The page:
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February 06, 1987 - Image 14

Resource type:
The Detroit Jewish News, 1987-02-06

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Israelis In America

0 Goshen

Like the Biblical patriarchs during lean
times, modern-day Israelis are leaving
the land for greener pastures. Some are
finding their way to Detroit


Staff Writer


AVI GRUBER: "I came from a

small shul. There were no
- dues. It was an open house
because it was a house of God."

reaction in Israel to Israelis
who want to move back is
"Are you crazy?"

nce, when Israeli novelist
Amos Oz was walking the
streets of New York City, a
policeman waved him over
for some pedestrian infrac-
tion. As Oz approached, the cop said
to him:
"Mah, atah choshev she'atah
b'Hulda?" (Do you think that you're
at [Oz's kibbutz] Hulda?)
Oz was intrigued. Why would an
Israeli want to become a New York
City policeman, he wondered.
Oz's surreal encounter was not
an isolated event. There are between
300,000 and 500,000 Israelis living
in the United States today. The esti-
mates vary because the method of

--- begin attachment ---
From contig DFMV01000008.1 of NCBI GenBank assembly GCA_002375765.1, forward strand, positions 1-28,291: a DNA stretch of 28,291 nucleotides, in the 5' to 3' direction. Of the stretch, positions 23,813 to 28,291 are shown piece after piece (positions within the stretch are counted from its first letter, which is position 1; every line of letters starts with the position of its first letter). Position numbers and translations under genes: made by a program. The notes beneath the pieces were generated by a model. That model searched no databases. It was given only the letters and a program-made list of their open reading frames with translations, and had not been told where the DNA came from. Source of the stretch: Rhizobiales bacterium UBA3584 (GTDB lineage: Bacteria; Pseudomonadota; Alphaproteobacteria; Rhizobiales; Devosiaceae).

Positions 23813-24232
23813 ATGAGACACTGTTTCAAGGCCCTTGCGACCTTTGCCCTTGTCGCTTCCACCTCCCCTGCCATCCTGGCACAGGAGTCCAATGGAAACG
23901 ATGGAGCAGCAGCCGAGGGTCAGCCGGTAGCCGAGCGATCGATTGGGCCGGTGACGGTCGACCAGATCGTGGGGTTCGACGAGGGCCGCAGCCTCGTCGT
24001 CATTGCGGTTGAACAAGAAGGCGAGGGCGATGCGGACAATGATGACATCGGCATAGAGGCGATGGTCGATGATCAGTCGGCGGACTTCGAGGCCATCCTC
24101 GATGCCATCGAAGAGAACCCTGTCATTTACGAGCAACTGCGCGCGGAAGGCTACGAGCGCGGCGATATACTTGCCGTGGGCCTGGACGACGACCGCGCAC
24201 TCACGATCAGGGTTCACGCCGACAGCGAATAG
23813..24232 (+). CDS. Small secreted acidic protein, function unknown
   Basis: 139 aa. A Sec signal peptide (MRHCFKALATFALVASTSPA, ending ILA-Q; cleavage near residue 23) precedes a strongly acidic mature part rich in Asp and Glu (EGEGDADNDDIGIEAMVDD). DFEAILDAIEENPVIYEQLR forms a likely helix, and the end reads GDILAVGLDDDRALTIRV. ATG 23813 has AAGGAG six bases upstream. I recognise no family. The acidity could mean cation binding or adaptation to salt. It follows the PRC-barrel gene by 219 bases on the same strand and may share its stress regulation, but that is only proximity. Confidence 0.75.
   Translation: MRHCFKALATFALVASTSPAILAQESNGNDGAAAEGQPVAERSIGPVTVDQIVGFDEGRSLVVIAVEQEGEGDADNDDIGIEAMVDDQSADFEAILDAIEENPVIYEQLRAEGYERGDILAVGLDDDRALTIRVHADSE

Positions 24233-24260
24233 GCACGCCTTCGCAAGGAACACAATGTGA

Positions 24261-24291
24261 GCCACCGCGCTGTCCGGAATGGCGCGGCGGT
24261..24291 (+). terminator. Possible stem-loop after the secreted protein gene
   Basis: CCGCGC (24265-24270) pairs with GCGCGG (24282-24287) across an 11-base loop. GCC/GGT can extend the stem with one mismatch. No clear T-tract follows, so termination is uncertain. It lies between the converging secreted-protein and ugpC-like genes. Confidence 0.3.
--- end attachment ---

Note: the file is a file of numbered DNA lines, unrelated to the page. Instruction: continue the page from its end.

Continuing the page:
counting them is imprecise. Like
patriarchal-period Hebrews, many
modern-day Israelis are leaving their
troubled homeland for greener, more
tranquil pastures. Thousands of Is-
raeli expatriates have found their
Goshen in America's immigrant
cauldrons of New York, Philadelphia
and Los Angeles. A smaller number
have made their way to Southeastern
Michigan. Their numbers, too, are
About 3,000 Israelis live in the
Detroit area and its environs. Some
have been here as long as 30 and 40
years. Most are university students,
professionals, businesspeople, scien-
tists. They are overwhelmingly mid-

dle class. The quintessential Israeli
cab driver probably does not exist in
Detroit. Like American Jewish De-
troiters, most Israelis here are strik-
ing deep roots. "Every (Israeli) who
stayed here in Michigan is on his two
feet," said one.
The Israelis are not segregated
into a ghetto, but are spread
throughout the Jewish and general
communities, primarily in Oak Park,
Southfield, Farmington Hills and
West Bloomfield. Some say they
socialize mostly with Israelis, others
have primarily American friends.
The community is not large or self-
sufficient enough to seal itself off
from the outside world.
They come for diverse reasons:
The young man, recently discharged
from the army, wants to see the
world; the professional or scientist
wants to further his education in a
specialization not taught in Israel.
Some come on sabbatical; others are
sent here by Israeli firms. Once set-
tled, few return to Israel to live.
Zvi Shevach came to New York
to study electronics almost 21 years
ago. Today he owns the Delet Door
Co. in Southfield. He and his wife,
Yaffa, in the U.S. 16 years, were in-
troduced by mutual friends at the
Jewish Community Center. Both
were in Detroit visiting relatives. It
turned out Yaffa knew Zvi's family in
Israel as well.
"I'm here mainly because of eco-
nomics," Zvi explains. "That's the


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